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Is it possible to express the cases using the conditional operator? For Example :

 if(rval==1)
     DO THIS 1;
 else if(rval==2)
     DO THIS 2;
 else if (rval ==3)
     DO THIS 3;
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1  
The ternary operator is intended for conditional expressions, not for control flow –  Paul R Dec 15 '11 at 7:37
3  
why do you not use switch-case? –  belgther Dec 15 '11 at 7:37
4  
Don't do this.At best this is going to just be unreadable and error prone. –  Alok Save Dec 15 '11 at 7:38
    
ideally you would not want to implement the logic using ternary operator, but it can be done. –  Shamim Hafiz Dec 15 '11 at 7:40

9 Answers 9

up vote 6 down vote accepted

You can't. What you have there looks like a use-case for a switch-statement:

switch(rval) {
    case -1: DO THIS 1; break;
    case  2: DO THIS 2; break;
    case  3: DO THIS 3; break;
    default: ERROR;
}

Edit I was over-eager here. As @Luchian Grigore points out in the comments, you can do this (as he demonstrates in his answer). Note that this is also well defined for cases where one or both expressions are of the type void, as specified in §5.16/2 [expr.cond]:

If either the second or the third operand has type (possibly cv-qualified) void, then the lvalue-to-rvalue (4.1), array-to-pointer (4.2), and function-to-pointer (4.3) standard conversions are performed on the second and third operands, and one of the following shall hold:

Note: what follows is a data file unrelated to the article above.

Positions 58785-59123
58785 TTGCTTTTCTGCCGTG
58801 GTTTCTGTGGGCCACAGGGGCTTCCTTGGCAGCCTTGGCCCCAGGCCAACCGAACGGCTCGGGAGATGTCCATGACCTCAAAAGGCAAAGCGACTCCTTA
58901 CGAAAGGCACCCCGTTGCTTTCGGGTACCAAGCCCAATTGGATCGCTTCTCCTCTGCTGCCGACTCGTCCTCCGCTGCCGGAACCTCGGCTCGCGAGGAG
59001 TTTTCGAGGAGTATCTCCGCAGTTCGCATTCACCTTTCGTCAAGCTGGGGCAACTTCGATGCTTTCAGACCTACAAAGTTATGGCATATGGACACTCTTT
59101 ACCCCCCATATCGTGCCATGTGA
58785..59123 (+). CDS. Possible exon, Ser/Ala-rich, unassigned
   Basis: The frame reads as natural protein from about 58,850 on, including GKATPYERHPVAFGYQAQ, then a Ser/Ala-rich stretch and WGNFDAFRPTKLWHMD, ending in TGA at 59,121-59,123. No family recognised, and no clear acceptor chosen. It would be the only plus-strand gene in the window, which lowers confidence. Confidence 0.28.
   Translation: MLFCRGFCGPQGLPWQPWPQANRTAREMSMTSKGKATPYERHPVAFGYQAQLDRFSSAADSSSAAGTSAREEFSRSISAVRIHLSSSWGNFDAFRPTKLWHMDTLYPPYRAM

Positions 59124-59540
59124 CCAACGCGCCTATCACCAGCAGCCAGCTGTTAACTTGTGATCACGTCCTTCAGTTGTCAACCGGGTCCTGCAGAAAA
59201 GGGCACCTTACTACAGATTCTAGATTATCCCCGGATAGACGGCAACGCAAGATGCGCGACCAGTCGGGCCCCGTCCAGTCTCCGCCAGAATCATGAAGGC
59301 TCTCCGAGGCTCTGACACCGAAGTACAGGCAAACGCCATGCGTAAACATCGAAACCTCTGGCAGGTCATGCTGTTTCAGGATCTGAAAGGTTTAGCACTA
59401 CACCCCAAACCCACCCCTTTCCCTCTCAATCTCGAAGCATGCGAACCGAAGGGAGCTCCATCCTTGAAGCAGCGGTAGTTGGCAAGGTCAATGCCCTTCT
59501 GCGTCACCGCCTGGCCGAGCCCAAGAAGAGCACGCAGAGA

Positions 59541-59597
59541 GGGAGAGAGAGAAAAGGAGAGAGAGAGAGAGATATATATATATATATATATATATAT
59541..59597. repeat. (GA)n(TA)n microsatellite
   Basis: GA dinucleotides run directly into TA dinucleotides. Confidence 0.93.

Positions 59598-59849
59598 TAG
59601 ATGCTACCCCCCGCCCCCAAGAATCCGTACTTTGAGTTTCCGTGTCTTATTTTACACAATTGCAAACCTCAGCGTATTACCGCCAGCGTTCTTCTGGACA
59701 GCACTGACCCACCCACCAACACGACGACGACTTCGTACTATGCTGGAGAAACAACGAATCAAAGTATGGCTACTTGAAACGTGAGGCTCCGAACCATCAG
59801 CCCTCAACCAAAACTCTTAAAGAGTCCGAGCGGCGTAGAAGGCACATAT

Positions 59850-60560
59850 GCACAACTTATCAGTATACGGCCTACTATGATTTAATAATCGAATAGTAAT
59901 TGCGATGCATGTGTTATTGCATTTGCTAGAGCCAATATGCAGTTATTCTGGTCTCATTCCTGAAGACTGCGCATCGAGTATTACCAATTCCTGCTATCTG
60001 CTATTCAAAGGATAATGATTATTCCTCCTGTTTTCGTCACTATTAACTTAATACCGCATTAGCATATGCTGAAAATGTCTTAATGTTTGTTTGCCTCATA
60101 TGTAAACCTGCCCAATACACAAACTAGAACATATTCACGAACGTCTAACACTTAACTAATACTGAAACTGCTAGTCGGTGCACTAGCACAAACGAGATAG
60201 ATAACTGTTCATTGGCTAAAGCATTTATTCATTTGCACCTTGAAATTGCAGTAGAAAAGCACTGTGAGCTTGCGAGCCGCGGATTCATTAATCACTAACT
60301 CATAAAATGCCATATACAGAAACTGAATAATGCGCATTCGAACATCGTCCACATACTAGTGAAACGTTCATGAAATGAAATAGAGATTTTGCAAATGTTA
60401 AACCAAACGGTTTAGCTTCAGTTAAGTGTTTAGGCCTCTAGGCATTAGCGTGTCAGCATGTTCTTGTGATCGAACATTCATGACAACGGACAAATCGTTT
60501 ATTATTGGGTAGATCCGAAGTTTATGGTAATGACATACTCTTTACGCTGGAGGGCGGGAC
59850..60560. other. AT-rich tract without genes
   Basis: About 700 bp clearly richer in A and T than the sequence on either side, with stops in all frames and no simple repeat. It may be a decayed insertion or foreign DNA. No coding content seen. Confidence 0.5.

— The second or the third operand (but not both) is a throw-expression (15.1); the result is of the type of the other and is an rvalue.

— Both the second and the third operands have type void; the result is of type void and is an rvalue.

[Note: this includes the case where both operands are throw-expressions. ]

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Can you provide a link to the standard that says you can't? –  Luchian Grigore Dec 15 '11 at 7:41
1  
Why the downvote? –  Björn Pollex Dec 15 '11 at 7:41
    
Because you can do this... –  Luchian Grigore Dec 15 '11 at 7:42
1  
@LuchianGrigore: I can't - you got me there. But I am not sure how to run arbitrary stuff (as the OP suggested in his question) using the conditional operator. What would happen if the expression in your solution is a void-function? –  Björn Pollex Dec 15 '11 at 7:45
1  
@Luchian: try a different PDF reader, maybe? And note that the default in PDF readers sometimes is that click follows links but doesn't select text, you might have to select a "text highlighting tool" or something @all: note that there is another restriction here, the expressions need to be convertible to a common type. So in some cases you might find yourself writing (rval == 1) ? (void) dothis1() : (rval == 2) ? (void) dothis2() : (void) dothis3();, and probably you will wonder why you aren't using a switch statement. –  Steve Jessop Dec 15 '11 at 10:06

Although this isn't the usual use for the ternary operator, this is how you do it:

( rval == 1 ) ? (expression1) : 
( rval == 2 ) ? (expression2) : 
( rval == 3 ) ? (expression3) : (default);

However, for the sake of code readability, I suggest you stick to the if statements.

Or better yet, it seems a switch would be even more appropriate here.

EDIT:

This is the code I used for the test:

void foo() {};